This mapping of change in the immediate causes of poverty indicates that it is economic and structural factors and social misfortune, not individual weakness in the form of idleness or imprudence, that are the major causes of poverty. Indeed, in order fully to understand poverty, it is necessary to examine the general distribution of wealth and of social inequality in society. A range of theories attempt to do this. Liberal neo-classical accounts stress the role of the market in distributing resources in relation to talents, skills, and motivations, arguing that poverty is necessary to provide a system of incentives to individual effort, and that those who end up in poverty lack the appropriate talents and skills. Subsidizing the poor can interfere with the smooth functioning of the market. However, such accounts, though they refer to structural features, are non the less often associated with assumptions that individuals are themselves to blame for their poverty: it is their attitudes, beliefs, and behaviour that are at fault. This argument has been applied to the family and the social group, not just the individual, via concepts such as the ‘culture of poverty’: that is, a cultural milieu characterized by fatalism, resignation, and idleness, which is antithetical to achievement, hard work, and self-reliance, and tends to be passed on between generations. Such views have, however, been challenged by a range of empirical studies of the lives of the poor.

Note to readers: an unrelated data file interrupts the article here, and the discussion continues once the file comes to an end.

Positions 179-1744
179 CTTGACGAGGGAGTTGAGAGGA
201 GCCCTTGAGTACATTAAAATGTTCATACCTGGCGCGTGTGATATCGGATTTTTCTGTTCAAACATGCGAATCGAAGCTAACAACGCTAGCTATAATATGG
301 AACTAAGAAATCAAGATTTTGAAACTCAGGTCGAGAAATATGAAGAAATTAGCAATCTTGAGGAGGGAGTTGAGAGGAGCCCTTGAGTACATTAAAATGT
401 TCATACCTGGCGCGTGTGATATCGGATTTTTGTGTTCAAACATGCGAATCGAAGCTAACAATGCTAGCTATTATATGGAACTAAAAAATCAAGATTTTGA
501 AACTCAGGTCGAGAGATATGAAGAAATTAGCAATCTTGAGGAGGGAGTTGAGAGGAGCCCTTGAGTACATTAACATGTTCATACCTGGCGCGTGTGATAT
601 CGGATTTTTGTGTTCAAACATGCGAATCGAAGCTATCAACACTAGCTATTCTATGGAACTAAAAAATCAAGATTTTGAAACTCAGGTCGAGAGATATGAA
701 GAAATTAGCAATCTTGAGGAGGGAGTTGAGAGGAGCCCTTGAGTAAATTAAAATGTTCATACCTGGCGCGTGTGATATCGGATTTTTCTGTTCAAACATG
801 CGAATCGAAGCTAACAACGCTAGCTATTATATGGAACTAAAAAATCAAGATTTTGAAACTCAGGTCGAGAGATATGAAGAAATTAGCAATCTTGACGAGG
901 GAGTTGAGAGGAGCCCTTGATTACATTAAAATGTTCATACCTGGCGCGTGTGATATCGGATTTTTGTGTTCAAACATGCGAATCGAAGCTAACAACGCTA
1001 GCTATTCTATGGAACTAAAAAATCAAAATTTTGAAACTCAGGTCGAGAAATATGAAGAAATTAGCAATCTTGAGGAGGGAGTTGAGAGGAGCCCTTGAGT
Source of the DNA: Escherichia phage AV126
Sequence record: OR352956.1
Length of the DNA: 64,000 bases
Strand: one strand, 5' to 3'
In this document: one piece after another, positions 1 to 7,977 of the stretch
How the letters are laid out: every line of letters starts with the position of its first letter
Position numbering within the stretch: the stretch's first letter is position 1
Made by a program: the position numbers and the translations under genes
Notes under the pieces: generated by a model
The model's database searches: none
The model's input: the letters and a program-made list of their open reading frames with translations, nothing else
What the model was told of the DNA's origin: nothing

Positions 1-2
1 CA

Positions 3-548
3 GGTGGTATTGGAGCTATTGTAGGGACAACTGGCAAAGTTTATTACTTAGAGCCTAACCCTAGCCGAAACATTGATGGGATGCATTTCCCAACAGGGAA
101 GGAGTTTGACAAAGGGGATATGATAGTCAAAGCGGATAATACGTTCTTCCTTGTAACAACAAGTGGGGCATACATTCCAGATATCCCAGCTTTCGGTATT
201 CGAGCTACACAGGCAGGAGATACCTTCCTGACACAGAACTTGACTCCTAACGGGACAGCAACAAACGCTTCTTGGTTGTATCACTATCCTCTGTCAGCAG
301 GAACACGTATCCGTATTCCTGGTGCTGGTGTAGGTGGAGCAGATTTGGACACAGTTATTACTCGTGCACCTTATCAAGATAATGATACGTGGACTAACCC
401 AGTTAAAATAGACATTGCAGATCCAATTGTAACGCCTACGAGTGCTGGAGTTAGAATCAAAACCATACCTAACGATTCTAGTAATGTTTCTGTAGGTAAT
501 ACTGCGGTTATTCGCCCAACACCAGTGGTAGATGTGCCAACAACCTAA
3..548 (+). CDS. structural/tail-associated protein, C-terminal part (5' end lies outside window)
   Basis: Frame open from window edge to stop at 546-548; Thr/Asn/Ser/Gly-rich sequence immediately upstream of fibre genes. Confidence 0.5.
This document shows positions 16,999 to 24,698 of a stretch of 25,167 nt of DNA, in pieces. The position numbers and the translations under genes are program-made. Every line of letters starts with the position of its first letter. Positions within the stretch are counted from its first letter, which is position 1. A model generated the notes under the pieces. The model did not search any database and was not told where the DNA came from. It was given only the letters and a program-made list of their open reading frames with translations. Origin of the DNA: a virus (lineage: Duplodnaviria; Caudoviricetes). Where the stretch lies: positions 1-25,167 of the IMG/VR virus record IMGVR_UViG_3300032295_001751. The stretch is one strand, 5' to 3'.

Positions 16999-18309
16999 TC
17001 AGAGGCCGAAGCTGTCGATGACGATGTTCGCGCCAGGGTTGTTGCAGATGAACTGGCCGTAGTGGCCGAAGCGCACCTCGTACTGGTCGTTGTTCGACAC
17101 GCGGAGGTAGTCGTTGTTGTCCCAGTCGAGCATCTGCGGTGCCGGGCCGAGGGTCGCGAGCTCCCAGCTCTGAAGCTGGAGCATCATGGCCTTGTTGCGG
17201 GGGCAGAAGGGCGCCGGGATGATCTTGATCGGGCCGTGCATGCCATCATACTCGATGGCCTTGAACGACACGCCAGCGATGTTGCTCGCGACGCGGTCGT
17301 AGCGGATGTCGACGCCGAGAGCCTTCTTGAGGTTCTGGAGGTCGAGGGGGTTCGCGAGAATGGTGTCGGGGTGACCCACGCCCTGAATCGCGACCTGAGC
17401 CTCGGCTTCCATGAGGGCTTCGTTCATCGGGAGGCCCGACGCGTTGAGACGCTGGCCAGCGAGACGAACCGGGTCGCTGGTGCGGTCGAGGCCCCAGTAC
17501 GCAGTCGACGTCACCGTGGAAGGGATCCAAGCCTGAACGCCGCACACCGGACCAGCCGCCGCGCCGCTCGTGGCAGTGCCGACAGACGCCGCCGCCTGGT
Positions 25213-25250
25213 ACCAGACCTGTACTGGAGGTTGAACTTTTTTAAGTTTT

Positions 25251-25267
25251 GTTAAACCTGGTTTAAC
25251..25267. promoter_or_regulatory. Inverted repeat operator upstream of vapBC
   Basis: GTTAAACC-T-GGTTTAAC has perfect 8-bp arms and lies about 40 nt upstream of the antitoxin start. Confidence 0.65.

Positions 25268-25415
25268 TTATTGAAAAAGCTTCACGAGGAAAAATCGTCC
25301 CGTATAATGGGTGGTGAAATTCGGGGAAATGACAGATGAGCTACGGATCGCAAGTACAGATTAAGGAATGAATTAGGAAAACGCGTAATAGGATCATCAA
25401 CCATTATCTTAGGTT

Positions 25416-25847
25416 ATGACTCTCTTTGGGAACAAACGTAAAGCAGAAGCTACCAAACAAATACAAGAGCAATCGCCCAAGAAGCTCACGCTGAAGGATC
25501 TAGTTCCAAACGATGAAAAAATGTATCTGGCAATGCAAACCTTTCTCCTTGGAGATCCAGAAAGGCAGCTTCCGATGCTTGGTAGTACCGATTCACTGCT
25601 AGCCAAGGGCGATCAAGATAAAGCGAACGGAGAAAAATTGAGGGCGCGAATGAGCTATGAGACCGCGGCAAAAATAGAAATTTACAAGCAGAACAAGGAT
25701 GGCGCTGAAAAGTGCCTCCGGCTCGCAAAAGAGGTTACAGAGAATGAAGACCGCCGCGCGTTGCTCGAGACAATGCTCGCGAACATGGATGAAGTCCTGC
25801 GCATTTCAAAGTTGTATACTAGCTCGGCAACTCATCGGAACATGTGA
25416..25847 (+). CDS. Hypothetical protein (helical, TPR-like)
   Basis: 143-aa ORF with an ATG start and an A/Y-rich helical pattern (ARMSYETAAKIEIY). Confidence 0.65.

In contrast, Marxist accounts emphasize the role of capitalism and capitalist interests in generating poverty, both nationally and internationally. The argument here is that capitalism is based on the exploitation of labour and this applies both nationally and globally. Depending on the state of capitalist development and the particular requirements of capitalists, there may be a need for cheap labour and pressures to keep wages down, for a high level of unemployment, and for a minimization of welfare benefits, so that profits are maximized. Stripped of its Marxist gloss, the argument is that the level of poverty is a function of the nature of economic organization, and of processes concerning both the distribution of wealth and of welfare benefits. It is less that poverty is necessary to the smooth-running of the market, but that it may be politically and economically advantageous for those with power to pursue policies that increase rather than diminish inequality and poverty.
The extensive sociological literature on poverty overlaps with that on race , ethnicity , subcultures , the underclass , and stratification generally-more so in the United States than in Britain (see, Poverty Policy and Poverty Research, 1987). On the ‘rediscovery’ of poverty in the United States during the 1960s see the Appendix by, ‘Urban Poverty: A State-of-the-Art Review of the Literature’, in , The Truly Disadvantaged (1987).